The supposedly conservative England manager Roy Hodgson surprised many when he picked five strikers – alongside offensive midfielders Adam Lallana, Raheem Sterling, Dele Alli and Ross Barkley – in his final 23-man squad for the UEFA Euro 2016. With just three specialist center backs, the plan was clearly to outscore the opponent.

In the final warm-up friendly against Portugal, Hodgson toyed with a formation containing two strikers ahead of a midfield diamond with Rooney at its apex. It’s fair to say that Harry Kane and Jamie Vardy, the strikers chosen to spearhead the attack, flattered to deceive with England’s attack looking toothless and disjointed.

Perhaps unsurprisingly, Hodgson then decided to start with three upfront against Russia in the first game of the European Championship, with Adam Lallana and Raheem Sterling on either side of Harry Kane.

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Nevertheless with Andros Townsend left at home, there really are not any other players that can debutize for Sterling or Lallana on the wing. This is especially worrying considering Sterling’s awful form. Vardy has looked uncomfortable in a wide position in an attacking three in the warm up friendlies while Daniel Sturridge has repeatedly said in the past that his position should be central. James Milner has played in such a position in the past but is hardly the swashbuckling forward that Hodgson is looking for. Alli and Barkley tend to impress when playing centrally while Marcus Rashford is untried on the wing.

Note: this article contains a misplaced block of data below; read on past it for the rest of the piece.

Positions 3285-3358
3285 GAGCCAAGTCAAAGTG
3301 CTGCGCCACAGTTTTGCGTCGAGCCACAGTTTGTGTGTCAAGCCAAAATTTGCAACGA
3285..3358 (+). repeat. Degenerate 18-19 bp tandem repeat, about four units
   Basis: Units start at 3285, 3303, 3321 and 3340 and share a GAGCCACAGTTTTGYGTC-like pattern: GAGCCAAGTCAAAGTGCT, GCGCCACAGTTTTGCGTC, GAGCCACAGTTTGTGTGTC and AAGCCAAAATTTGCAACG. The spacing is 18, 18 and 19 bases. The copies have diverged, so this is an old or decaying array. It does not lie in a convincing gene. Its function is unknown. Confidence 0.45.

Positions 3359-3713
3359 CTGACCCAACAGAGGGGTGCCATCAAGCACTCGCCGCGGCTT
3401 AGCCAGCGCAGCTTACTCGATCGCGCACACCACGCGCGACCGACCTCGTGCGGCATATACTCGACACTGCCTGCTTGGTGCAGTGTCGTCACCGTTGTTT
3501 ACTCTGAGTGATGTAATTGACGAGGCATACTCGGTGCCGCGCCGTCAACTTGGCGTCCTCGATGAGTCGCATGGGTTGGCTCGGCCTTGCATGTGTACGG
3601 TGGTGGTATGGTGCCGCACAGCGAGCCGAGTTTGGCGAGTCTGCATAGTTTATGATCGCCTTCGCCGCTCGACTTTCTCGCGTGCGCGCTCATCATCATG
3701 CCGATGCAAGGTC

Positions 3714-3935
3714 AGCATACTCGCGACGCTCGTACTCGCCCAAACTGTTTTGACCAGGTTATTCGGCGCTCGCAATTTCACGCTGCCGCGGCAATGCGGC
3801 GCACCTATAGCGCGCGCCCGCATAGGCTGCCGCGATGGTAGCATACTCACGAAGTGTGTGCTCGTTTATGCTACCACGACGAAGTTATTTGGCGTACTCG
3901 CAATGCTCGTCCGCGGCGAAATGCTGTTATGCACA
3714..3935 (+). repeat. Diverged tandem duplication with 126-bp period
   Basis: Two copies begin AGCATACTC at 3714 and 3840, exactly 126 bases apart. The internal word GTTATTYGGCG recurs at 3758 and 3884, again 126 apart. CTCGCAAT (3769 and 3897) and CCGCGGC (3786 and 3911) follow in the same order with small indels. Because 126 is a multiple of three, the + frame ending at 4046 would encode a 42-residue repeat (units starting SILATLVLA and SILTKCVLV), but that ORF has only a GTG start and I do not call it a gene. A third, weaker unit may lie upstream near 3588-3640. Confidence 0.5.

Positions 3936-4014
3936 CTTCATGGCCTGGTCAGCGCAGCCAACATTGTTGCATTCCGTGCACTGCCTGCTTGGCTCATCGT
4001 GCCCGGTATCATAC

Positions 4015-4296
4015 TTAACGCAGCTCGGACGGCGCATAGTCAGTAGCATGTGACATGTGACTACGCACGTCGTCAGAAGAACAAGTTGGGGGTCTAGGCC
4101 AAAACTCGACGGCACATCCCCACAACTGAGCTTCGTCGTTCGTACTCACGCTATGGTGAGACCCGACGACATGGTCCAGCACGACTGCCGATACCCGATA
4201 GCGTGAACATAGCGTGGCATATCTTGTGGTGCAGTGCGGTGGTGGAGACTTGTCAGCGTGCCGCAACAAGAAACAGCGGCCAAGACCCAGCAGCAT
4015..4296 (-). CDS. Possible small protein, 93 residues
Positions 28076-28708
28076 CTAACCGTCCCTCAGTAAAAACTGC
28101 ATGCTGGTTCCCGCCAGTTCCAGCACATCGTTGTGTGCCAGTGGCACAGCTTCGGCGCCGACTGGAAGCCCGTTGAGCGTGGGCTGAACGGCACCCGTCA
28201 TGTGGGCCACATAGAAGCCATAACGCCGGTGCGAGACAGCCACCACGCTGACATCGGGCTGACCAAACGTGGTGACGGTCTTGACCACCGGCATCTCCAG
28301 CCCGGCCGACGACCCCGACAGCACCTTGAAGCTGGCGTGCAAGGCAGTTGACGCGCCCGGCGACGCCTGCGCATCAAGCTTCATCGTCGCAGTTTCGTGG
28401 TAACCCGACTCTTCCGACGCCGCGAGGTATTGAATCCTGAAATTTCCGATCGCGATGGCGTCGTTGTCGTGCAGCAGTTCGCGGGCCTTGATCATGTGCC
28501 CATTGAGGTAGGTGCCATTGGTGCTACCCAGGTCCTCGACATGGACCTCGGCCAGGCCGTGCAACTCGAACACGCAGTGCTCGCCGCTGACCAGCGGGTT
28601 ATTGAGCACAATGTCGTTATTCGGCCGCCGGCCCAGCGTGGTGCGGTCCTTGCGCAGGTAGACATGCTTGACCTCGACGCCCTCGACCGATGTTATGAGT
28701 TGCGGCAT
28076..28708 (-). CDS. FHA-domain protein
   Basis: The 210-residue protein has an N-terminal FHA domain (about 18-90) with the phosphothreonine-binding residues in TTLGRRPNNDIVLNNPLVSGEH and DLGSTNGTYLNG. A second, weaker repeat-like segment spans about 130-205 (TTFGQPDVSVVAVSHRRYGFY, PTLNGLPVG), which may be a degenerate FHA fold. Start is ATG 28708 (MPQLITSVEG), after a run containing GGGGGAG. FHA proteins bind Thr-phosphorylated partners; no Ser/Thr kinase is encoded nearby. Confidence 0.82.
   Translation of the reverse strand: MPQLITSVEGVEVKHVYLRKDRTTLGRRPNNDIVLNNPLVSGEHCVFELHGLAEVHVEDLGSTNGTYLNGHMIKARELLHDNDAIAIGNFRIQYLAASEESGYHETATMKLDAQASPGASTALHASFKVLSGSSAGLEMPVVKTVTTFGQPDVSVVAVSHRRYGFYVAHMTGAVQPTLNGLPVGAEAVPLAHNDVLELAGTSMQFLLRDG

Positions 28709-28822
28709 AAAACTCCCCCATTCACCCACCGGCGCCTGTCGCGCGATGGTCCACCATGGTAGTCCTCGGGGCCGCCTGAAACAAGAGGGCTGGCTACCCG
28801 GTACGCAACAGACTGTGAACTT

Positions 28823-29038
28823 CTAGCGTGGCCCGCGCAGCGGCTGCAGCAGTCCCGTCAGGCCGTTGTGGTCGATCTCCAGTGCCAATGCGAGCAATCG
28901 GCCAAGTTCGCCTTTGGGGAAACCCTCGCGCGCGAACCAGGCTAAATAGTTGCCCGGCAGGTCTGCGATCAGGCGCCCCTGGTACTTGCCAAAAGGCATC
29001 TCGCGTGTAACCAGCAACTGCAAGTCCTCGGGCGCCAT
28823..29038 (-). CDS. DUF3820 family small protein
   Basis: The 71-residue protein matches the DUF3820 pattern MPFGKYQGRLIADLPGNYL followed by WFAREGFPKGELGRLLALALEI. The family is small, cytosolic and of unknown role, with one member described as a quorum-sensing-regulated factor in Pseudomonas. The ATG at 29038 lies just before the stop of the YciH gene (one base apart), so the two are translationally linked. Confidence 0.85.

Do you persist with a 21 year-old lacking confidence or do you change to a formation that failed so miserably against Portugal but which seems to open up a slot for another striker?

This is the dilemma that the England manager faced at half-time against Wales as his side trailed to a Gareth Bale free-kick. Hodgson decided to go for the latter of the choices mentioned.

Sterling and Kane were hauled off with Sturridge and Vardy coming on. The move paid dividends as both strikers found the net in a 2-1 victory. As the dust settled from that pulsating game, the attention is firmly focused on the front line Hodgson will pick in the last group game against Slovakia.

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As former England winger Chris Waddle alluded to on BBC’s Match of the Day, Kane looks absolutely knackered this summer having played no less than 118 competitive games during the past 22 months. Consequently, he has lacked the dynamism required of a central striker in a fluid front three. Thus, a role as one of a front two with a supporting striker such as Sturridge or Vardy may be more suited to him.

If Hodgson does persist with a front three, there’s no way Sterling should be given another chance. Alli and Vardy have been mooted to play in his place, but again I have to question their effectiveness in such a role.

In the match against Wales, Lallana proved that he can drop to the side of a midfield diamond with no problems. Nonetheless, who does Hodgson pick at the head of the diamond behind two of Vardy, Kane and Sturridge? Rooney? Alli? Perhaps even Barkley? And is there a role for Jack Wilshere on the left side of the diamond?

This offensive-minded squad is delivering a lot of questions of Hodgson and his coaching staff. Never has an England first eleven looked so undecided. It will be fascinating to see how England do line up against Slovakia with my bet being on a front two of Vardy and Sturridge with Rooney just behind. I expect Alli, Lallana (or possibly Wilshere) and Dier to complete the midfield diamond with the full backs Danny Rose and Kyle Walker providing most of the width.

Hodgson will probably not have gotten a lot of sleep in the past few nights when thinking about how to set up his attack. With such a porous defense, he can hardly afford to get it wrong.